All this week, we have been discussing the 20th anniversary of Ex corde Ecclesiae on this blog. Later today, I will be posting a guest commentary by Bishop David O’Connell, who served as President of the Catholic University of America for the past 12 years and so was charged with implementing Ex Corde at the bishops’ own university. Also, in today’s Q & A we will have comments from Professor John Cavadini, who served for the past thirteen years as the Chair of the Theology Department at the University of Notre Dame.
It has been interesting to me that all the respondents in this week’s Q & A have had such different takes on the issues raised by Ex Corde. I would like to conclude this week’s focus with one final observation. The question of Catholic identity does not matter only to universities; It matters to Catholic publications like this one, it matters to Catholic organizations such as the Knights of Columbus or Catholics United, and it matters to each and every Catholic as an individual because, as Catholic, we are never just individuals, we are yoked together, following Him whose burden is light. Being human, we humans tend to add to each others’ burdens, do we not? But, even though there is something inevitable about human folly, one of the things that distinguishes the Catholic imagination and, therefore, Catholic experience from scholarship to liturgy, is that we are called upon to think before we commit an act of self-assertion, and ask ourselves: How does this affect the Church? How does this affect my fellow Catholics? How does this affect the Catholics who have gone to God, that is, how does it relate to the tradition? How will it affect future Catholics? Whatever else it means, being Catholic means that we are in this business of following the Master together, and whether that following happens at a university lecture hall or at a soup kitchen or when we lobby in the halls of Congress or when we pray alone at night in our rooms, we must be recognize that we move forward, or backward, together. We are all called to consider our actions and thoughts “from the heart of the Church.”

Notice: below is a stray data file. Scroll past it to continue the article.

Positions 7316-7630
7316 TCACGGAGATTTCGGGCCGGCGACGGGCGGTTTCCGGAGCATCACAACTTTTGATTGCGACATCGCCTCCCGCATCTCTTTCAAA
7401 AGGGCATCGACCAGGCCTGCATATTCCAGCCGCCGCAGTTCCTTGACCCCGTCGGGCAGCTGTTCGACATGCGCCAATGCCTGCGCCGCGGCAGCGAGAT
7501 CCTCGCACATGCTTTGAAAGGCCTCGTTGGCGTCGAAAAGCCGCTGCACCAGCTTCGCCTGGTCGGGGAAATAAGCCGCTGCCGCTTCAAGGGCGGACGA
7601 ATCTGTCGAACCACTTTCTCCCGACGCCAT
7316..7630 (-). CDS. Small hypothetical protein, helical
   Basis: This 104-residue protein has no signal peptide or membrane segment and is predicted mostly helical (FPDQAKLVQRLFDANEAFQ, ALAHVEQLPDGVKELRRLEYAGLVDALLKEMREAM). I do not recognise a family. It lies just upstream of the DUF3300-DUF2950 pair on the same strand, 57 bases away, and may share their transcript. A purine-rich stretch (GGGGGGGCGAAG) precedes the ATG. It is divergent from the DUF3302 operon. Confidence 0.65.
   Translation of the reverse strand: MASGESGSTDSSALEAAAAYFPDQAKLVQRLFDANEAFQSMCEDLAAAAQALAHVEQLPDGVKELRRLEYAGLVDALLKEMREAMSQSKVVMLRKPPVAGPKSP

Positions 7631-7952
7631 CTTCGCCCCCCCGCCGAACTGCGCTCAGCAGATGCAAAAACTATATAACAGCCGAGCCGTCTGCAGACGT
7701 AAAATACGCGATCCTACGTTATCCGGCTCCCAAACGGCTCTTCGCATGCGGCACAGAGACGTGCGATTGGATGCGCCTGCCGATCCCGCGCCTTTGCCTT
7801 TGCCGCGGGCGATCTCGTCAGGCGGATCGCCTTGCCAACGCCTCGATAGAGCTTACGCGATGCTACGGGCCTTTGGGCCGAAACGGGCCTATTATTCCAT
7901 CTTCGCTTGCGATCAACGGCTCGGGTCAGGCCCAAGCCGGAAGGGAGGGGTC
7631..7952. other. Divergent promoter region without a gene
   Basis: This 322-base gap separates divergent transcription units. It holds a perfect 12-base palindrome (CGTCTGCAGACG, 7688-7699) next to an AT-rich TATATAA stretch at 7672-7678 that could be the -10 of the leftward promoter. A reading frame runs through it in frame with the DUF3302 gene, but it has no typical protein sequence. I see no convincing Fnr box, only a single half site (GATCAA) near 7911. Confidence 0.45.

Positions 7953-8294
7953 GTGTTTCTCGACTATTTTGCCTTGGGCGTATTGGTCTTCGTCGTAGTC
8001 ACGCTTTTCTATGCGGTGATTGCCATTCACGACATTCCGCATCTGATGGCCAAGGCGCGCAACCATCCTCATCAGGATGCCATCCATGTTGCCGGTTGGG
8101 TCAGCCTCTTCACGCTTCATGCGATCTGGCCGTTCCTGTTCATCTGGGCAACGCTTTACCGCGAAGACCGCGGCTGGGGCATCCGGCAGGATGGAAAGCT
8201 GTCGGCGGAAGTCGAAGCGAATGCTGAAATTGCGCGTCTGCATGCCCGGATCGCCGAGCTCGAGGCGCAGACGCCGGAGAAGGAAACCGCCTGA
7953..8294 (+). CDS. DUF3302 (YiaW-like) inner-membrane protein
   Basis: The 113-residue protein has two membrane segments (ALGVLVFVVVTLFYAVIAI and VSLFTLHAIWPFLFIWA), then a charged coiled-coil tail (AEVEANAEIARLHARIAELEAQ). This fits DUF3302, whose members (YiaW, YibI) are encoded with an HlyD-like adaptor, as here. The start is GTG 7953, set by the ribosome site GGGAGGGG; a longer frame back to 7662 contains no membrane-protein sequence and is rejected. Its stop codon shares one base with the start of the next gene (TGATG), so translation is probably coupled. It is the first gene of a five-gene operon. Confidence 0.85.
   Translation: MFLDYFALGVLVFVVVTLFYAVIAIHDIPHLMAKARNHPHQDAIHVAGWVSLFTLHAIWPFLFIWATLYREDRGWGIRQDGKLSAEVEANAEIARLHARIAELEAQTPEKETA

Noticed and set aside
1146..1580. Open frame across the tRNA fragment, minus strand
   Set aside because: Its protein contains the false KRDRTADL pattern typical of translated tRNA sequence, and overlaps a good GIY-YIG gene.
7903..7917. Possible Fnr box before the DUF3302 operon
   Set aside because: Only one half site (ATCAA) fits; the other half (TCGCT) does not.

It seems abundantly clear that many of the fears occasioned by the release of Ex corde Ecclesiae have not come to pass. It is also clear that only a papal document can provide the kind of authoritative leadership in an area as we have seen in this area: In the past twenty years, the conversation has changed, indeed in some cases, a much-needed, always-needed conversation that had been allowed to lapse was rekindled, by Ex Corde. At a time when there is so much to criticize about papal and episcopal leadership, especially regarding Pope John Paul II, Ex corde stands out as one of the successes of that pontificate.
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